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Friday, May 20, 2022

Surprise.

After leaving the Orlando Magic and returning to Gainesville, one might wonder if the National Invitational Tournament was on UF coach Billy Donovan's mind.

Take a guess.

But after back-to-back national titles and nine consecutive trips to the Big Dance, that's exactly where he's headed.

"That may be the path we need to go," Donovan said. "These guys may need to be totally humbled in a way."

When the Gators (21-11) ducked out 80-69 to Alabama in the first round of this year's Southeastern Conference Tournament, the team showed its lack of humility and maturity in the opening minutes.

UF came out barely breathing and fell behind 14-0 to an Alabama squad just two games above .500.

Similar to the loss against Kentucky less than a week before, the Gators didn't play desperate until they truly were, and as in all walks of life, desperation is just steps away from failure.

"They manhandled us," center Marreese Speights said. "We came out playing soft and we paid for it."

The Gators failed to bring the proper disposition and fell behind 30-5 at one point, and 46-23 heading into intermission.

UF was a pathetic 9 of 31 from the field in the half and allowed Alabama players Richard Hendrix and Mykal Riley to combine for 29 points, six more than UF.

It was clear from the tip-off that UF didn't have it. Flat would be an understatement for a team competing in a game with everything hanging in the balance.

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The Gators looked despondent before heading back onto the court. Speights, who failed to attempt a shot or grab a rebound in the period, led the way and never let his gaze falter from the ground.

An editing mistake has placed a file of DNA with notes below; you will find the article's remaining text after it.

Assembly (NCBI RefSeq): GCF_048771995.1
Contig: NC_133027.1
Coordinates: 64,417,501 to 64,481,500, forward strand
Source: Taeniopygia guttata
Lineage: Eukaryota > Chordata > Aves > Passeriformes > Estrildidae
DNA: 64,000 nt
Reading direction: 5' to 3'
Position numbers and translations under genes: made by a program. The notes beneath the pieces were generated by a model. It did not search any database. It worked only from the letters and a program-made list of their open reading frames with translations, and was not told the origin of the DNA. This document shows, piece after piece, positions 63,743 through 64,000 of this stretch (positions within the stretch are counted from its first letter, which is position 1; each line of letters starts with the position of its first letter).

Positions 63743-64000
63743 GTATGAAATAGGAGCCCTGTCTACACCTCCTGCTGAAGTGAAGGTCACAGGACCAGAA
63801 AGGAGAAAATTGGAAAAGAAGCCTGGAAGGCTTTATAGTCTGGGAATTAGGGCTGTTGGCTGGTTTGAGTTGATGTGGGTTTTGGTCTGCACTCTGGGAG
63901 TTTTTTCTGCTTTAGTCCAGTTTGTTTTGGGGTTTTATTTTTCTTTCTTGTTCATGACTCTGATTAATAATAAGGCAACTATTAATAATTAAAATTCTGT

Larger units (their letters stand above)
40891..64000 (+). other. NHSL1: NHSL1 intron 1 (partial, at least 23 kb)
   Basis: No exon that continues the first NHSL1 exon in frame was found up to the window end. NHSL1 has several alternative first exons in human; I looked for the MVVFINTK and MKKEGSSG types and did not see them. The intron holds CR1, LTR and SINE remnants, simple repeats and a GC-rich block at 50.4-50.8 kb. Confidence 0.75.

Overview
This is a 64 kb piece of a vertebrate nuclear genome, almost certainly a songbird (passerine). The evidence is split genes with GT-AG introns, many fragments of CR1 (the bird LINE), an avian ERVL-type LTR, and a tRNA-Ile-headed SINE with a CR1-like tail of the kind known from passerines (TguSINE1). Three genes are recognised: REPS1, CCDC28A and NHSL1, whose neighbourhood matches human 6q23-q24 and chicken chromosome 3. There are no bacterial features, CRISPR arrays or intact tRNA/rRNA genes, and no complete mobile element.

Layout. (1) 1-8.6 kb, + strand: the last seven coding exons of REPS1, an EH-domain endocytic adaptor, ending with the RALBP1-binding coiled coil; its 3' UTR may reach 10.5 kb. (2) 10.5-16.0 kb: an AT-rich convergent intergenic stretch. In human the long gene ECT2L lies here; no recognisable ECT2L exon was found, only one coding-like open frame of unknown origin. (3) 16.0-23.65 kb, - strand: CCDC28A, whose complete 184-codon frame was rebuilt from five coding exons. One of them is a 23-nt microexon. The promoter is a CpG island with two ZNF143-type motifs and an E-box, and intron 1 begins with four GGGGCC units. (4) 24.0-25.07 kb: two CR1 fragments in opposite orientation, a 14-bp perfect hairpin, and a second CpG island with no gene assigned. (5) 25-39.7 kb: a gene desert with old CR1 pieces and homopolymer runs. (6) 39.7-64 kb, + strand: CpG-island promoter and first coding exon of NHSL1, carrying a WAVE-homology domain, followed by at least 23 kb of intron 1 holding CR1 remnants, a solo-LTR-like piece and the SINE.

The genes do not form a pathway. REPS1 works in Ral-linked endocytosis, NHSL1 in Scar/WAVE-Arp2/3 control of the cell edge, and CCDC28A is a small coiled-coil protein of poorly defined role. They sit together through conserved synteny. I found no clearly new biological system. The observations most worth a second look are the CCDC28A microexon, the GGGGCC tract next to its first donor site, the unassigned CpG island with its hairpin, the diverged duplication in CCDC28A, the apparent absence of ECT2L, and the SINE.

The team gathered for a relatively quiet "Go team" chant before taking the floor and facing their final chance.

UF started off slowly but suddenly sprung to life and gave its season one final gasp.

Trailing 55-30, the Gators reeled off a 21-2 run to pull within 6.

Alabama called a timeout, and the Gators pumped their chests, regaining their pride, which to this point seemed lost somewhere between Atlanta and three weeks ago.

Riley, who finished with 26 points, hit the surging Gators with several daggers. UF tried to hang tough but couldn't hold on tight enough. The game, and its season, slipped through its fingers.

"How much more needed to be said?" forward Dan Werner said. "We were playing for everything. You would think our guys would be ready to go."

The final scoreboard read 80-69, and one day before a tornado struck the Georgia Dome, the Gators' chances of playing in the NCAA Tournament had spun out of control.

UF had only itself to blame.

The Gators lost eight of their final 11 games and failed to convert several opportunities to punch their ticket.

UF will now ready itself for the NIT, a tournament so unheralded, its Web site quizzes fans on how many teams are involved.

"This is going to be hard to swallow just watching those guys play, knowing that we should be there," freshman Chandler Parsons said.

The shock and disappointment has little upside. For UF, a trip to the postseason isn't what it used to be. For the last decade, the Gators have defined success by reaching the NCAA Tournament. In the last few years, the bar has been set even higher.

So for such a young team, who may have decided its fate before even starting, this journey to the NIT is hard to celebrate.

"There is no next," Speights said.

The Gators big man is right. As far as the future is concerned, next is now. However, instead of lacing up and joining the illustrious field of 65, UF entered a group of 32 bidding for a chance to end up in New York instead of San Antonio.

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